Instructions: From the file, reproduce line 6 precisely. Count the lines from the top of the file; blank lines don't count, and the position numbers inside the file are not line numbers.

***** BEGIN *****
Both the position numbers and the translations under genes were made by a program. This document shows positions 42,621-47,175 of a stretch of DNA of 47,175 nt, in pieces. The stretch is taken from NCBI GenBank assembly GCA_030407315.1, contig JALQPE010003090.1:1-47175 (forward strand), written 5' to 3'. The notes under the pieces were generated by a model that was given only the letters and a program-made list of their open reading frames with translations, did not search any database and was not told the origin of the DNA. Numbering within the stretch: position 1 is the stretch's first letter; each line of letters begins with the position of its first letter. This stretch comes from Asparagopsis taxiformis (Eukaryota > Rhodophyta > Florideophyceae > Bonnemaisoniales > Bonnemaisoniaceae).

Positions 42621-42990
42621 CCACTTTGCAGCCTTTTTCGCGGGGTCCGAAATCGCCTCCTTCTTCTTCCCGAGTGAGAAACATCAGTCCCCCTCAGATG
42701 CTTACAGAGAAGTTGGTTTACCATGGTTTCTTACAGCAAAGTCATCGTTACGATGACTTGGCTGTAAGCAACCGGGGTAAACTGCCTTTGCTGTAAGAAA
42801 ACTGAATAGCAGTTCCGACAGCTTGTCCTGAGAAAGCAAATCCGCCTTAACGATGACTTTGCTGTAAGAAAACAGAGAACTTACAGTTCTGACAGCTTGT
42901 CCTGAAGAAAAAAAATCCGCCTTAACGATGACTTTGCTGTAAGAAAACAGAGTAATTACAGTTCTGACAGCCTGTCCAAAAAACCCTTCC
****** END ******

42901 CCTGAAGAAAAAAAATCCGCCTTAACGATGACTTTGCTGTAAGAAAACAGAGTAATTACAGTTCTGACAGCCTGTCCAAAAAACCCTTCC